IDENTIFYING COMMON ROSE PROBLEMS
Be sure to follow all label instructions and local state regulation regarding insecticides. Rosebush problems solved no matter where you live.
How to grow beautiful roses.
Aphids are insects and they love new growth on roses. Aphids are very small bugs about 1/8 inch long. They are green, red, black or brown in color. They usually attack new growth in masses. (See photo at left)
They start appearing in early spring and if not cared for they will make your roses look bad and very little if any rose blooms.
Rose Bush Problems
What should you do? Use a rose insecticide spray! Spray upwind and make sure you thoroughly cover the plant. I personally like to use a rose food systemic type of insecticide.
You could also use a good rose food/systemic insecticide this means you mix your solution with water and apply this solution to the base of your plant, the root system will take it in. The plant will absorb this insecticide and will feed your roses at the same time. Once the aphid eats the foliage or stems it will die. The best thing about systemic insecticide is that all insects on your roses will die.
What are Thrips?
Thrips are another type of insects that make your roses look bad. Very small light brown in color smaller than the aphids. They prevent your blooms from opening up and rosebuds become discolored.
What can you do? Spraying will usually not work as they are well hidden inside bloom pod. Try using a systemic insecticide as mentioned with aphids.
What are Grubs?
Grubs are ugly white worms with a brown tipped head. About the size of a thumb. They eat the root system of many plants including roses. These worms are embedded in the soil so spraying will not do the trick. They love lawns and rose roots.
Grubs are the larvae of Japanese beetles. Use a good grub control product and apply it to the base of the plant. We recommend Bayer Advanced Grub Control ™ – ask for it at your local nursery.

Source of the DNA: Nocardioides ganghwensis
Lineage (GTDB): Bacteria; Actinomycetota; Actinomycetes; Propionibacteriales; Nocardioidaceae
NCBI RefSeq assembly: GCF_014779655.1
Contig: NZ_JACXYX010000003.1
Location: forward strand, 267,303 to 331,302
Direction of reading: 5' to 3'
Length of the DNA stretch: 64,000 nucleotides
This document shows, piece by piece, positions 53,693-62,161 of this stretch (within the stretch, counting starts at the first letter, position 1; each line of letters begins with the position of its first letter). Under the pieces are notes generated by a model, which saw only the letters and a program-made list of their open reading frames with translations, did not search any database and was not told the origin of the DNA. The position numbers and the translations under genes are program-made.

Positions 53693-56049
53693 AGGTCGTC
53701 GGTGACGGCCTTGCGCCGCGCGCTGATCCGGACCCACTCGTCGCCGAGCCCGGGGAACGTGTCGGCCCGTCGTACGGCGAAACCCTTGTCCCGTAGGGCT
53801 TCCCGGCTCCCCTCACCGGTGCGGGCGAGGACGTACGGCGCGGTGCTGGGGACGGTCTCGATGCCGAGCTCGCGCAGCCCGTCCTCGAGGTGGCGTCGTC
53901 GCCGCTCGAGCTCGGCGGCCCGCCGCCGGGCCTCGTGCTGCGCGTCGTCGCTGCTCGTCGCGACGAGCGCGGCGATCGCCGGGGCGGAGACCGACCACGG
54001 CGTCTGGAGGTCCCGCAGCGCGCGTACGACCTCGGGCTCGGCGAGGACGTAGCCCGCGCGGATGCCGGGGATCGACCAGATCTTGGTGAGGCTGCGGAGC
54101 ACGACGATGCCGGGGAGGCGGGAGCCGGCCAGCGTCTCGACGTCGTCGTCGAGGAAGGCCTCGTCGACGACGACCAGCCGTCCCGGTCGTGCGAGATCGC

Powdery Mildew is a fungal disease and attacks roses that have been overwatered, planted under too much shade or both! Cool nights and warm days will also add to the problem. Appearance is a white powdery film on leaves.
What can you do? Spray with neem oil or sulfur on foliage…be sure to spray upwind and saturate plant completely. It will normally take about 3 or 4 applications before the systems disappear.
Rose Bush Care
Water your plants in the early morning hours so the surface will dry out by late afternoon. Trim off the worst part of the infected plant, be sure to store branches and debris in a plastic bag then dispose of properly. Powdery mildew is a very contagious fungus be sure to thoroughly wash hands and tools with soapy water before handling another plant.
What are Scale insects?
There are numerous scale insects the most common is the white scale (see image below). They suck at the juice on rose and other plant stems. Use a good systemic insecticide to remove.
White scale and mealy insects on rose foliage.
What is Black Spot Disease
This disease is commonly known as black spot. Black spots appear as circular with fringed edges on leaves. They cause the leaves to yellow. Remove the infected foliage and pick up any fallen leaves around the rose.
The organic way to treat roses
- Rose bush care. Keep your roses healthy by feeding them regularly. Plants are like people a good healthy plant will be less susceptible to diseases and bug infestations.
- Try Neem Oil spray. The main ingredient contains neem oil seed pressed from the fruits and seeds of the neem tree (Azadirachta indica). Read more about Neem Oil here. Make sure to saturate foliage and stems.
- Spray organic Dormant oil in the early spring season. The dormant oil will suffocate insects eggs thus preventing them from hatching.
- Purchase ladybugs and or praying mantis from your local nursery. Ladybugs love aphids psyllids, and other nuisance insects.
Guzman’s Garden Centers Located in Las Cruces, NM will always have hundreds of roses to choose from. Drop by our stores if you are in the neighborhood.
Rose Bush Care
Paul Guzman – Husband, Father, Grandfather, Gardener, and Webmaster of GuzmansGreenhouse.com